Wednesday, May 23, 2018

Chesterton's brother and Kindle formatting

By chance I recently came across a book about G K Chesterton, the famous early 20th century writer.
I have some 36 of his titles on my shelves, in paperback and hardcover, and a few more on Kindle.

The book was written by Chesterton's brother, Cecil, although when it was first published his name didn't appear on the cover. It's entitled, G K Chesterton: a Criticism, and looks at the early period of GKC's writing life, when he was still establishing himself, and then suddenly becoming well-known everywhere.

I began to read it a few days ago, and it's good, but the Kindle edition has more errors in it than all the other hundreds of ebooks I've read put together. It's been scanned from an old library copy - the library details have been scanned into the book, in fact, along with the due dates! But no one has bothered to check it whether the scan was accurate. Apart from typos, there are innumerable formatting problems.

Normally when you find a typo or formatting issue, or some other error in a Kindle edition, you have the option to inform the publisher. You can see how to do that here, if you're not sure. I began to do it as I was reading this book, but because of the sheer number of problems, I gave up.

Here are some of the errors I found:

1. Letters that were in a different font at the beginning of a chapter, or section, in the original edition, not only appear as garbage in the Kindle version, but the original capitalized letter may turn up several Kindle pages further on. (It took me a while to cotton onto this.)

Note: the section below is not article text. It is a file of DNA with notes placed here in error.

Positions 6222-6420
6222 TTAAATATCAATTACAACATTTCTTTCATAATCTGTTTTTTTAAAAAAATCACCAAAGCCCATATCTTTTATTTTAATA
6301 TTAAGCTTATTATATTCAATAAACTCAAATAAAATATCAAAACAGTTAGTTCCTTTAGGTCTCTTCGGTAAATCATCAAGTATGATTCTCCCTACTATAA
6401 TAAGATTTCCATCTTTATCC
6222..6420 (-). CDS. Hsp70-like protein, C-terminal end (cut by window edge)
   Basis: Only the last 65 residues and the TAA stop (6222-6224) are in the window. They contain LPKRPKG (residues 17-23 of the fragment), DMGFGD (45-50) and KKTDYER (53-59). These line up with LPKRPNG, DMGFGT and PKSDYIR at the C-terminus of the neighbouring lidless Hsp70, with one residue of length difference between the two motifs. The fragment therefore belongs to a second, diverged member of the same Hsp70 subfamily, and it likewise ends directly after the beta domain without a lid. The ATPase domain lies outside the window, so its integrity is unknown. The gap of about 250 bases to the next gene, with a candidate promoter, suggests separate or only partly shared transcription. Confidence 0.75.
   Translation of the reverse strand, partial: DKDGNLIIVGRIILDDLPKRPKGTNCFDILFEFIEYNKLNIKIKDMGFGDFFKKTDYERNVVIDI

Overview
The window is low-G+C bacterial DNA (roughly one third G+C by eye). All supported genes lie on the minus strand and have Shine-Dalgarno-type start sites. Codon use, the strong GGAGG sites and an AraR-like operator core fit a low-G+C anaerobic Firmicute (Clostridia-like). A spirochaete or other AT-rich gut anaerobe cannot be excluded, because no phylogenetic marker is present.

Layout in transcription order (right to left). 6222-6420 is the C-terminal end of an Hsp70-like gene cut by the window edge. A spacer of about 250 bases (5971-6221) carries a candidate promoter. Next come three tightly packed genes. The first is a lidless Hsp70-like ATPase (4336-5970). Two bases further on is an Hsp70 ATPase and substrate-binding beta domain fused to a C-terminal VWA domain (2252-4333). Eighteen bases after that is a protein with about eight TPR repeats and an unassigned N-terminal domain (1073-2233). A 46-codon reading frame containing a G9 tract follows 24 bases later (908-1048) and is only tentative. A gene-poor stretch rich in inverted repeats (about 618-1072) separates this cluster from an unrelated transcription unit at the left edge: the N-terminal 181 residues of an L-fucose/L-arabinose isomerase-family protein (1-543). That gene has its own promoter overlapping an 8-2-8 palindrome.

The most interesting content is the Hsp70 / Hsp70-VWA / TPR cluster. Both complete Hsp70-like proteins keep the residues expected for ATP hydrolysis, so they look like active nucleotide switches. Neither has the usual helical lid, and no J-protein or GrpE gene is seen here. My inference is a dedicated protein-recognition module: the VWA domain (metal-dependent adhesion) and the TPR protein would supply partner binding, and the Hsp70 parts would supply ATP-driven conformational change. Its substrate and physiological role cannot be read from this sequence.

2. Whenever poetry is quoted, there are additional lines between the original lines, and in one case towards the end, the rest of the ordinary text has turned itself into 'verse.'

3. Quotation marks are random, sometimes appearing, sometimes not. Sometimes they're replaced by asterisks, or some other punctuation sign.

4. There are large chunks of white space where you'd just expect the next line in the paragraph. In one case there's almost a whole blank Kindle page between sentences.

5. Sometimes after a break in the lines, the next section becomes incomprehensible, as though there were actually some words missing from the text.

That may not be everything. As I said, it became impossible to keep on informing the publisher - Amazon Digital Services LLC, apparently - about each and every mistake. There would be at least one per page, if not several.

The only surprise is that I managed to read the book completely, in spite of all the errors! The Kindle version isn't expensive to buy at $3.30 US, but since I'm expected, as an Indie Author on Kindle, to provide a quality typo-free, well-formatted copy for Amazon to work with, it seems only fair that Amazon themselves should provide something much better than this.

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